Validation of tests ensures that the tests measure properties that have an effect on utility; in the case of translators' aids, important validation criteria are end user productivity and satisfaction. The customer's view may weigh these two differently from the end user's view.
A well-established method to establish the validity of some test is to rank systems according to test results and rank them a second time in actual practice and compare the rankings. This is slow and expensive. The comparison may be unreliable, both when the same subject tests the different systems and when different subjects are used, for different reasons. Also the effects of the different attribute-values and object components on the total efficiency are hard to separate.
There should be some more differentiating way to calibrate each component. Perhaps some way of tracing the behavior of the subjects (their utilization of each component - number of terms accepted from term bank, number of terms added to it, number of translations obtained from translation memory and saved into it, etc.).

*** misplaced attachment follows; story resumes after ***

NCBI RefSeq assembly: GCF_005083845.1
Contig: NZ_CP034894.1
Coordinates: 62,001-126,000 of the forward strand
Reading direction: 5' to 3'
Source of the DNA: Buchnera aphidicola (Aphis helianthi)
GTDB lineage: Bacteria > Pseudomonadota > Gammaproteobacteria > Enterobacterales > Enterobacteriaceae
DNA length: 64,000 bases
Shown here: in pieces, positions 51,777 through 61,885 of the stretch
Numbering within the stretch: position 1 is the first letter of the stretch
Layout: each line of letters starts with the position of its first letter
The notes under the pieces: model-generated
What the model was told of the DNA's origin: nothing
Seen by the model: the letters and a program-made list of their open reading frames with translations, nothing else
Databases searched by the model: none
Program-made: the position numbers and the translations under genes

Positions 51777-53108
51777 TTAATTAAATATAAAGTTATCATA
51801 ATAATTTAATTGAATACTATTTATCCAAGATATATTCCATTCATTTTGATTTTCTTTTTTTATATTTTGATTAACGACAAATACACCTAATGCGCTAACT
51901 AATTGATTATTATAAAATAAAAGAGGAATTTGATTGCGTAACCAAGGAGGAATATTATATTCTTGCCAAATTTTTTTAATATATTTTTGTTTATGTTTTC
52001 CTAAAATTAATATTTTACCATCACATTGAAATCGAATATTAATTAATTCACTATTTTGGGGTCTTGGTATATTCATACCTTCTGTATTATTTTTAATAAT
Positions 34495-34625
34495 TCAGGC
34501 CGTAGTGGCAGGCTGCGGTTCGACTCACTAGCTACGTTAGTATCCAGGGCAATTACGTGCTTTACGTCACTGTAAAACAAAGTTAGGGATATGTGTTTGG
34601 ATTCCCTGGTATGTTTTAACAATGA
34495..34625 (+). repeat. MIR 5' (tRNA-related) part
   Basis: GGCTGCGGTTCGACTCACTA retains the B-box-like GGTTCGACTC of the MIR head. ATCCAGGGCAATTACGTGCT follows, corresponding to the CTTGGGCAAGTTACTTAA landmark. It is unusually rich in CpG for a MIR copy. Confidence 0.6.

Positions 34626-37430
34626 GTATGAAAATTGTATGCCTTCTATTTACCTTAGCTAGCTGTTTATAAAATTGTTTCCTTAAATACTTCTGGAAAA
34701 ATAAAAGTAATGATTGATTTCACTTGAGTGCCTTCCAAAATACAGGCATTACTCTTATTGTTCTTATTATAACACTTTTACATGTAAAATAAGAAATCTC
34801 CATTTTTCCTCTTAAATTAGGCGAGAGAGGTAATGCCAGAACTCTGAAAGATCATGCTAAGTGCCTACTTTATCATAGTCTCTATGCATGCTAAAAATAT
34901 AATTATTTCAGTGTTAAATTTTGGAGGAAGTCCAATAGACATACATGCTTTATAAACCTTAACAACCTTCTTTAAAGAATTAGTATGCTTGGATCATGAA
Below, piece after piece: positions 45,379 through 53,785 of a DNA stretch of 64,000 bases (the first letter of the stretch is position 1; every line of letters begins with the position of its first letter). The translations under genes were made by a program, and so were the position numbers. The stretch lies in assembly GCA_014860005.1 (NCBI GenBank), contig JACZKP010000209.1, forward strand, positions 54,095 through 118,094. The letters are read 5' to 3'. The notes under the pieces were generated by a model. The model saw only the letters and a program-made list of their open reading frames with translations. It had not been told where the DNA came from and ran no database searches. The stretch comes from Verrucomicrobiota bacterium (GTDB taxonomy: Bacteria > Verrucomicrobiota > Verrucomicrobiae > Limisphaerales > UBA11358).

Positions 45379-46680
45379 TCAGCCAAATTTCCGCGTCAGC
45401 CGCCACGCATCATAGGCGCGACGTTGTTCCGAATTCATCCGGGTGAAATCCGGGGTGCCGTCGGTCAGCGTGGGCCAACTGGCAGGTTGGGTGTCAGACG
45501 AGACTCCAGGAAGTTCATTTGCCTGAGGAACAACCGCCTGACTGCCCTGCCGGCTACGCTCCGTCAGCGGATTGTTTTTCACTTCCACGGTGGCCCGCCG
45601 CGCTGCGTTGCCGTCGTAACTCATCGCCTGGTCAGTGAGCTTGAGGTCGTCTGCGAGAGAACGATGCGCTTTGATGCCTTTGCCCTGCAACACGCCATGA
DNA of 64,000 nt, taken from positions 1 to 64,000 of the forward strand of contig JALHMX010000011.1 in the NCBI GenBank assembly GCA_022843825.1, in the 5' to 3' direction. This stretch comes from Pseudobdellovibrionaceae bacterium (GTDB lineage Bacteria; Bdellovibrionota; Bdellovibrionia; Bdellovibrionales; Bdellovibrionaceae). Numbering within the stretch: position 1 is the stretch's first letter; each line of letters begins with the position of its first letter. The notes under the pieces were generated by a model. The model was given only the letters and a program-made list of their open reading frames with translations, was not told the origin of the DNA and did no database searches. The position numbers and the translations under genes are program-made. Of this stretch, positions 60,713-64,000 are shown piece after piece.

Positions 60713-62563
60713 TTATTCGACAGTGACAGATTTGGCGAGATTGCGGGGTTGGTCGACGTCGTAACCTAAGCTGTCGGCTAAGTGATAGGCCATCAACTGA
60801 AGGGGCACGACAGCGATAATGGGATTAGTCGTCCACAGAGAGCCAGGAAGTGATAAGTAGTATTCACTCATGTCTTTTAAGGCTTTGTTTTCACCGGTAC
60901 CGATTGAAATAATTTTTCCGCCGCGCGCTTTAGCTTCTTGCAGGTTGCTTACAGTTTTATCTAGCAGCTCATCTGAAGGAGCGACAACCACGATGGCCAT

Validation studies are not always of vital importance: sometimes, the `internal validity' of an attribute is clear from the start, e.g. gas consumption of cars. For many software tools, speed seems to be of uncontroversial utility.
On the other hand, it is not really known whether e.g. a translation memory actually enhances end user productivity or satisfaction at all. Here NLP software is in a somewhat different state from the kinds of objects whose evaluations are found in consumer reports.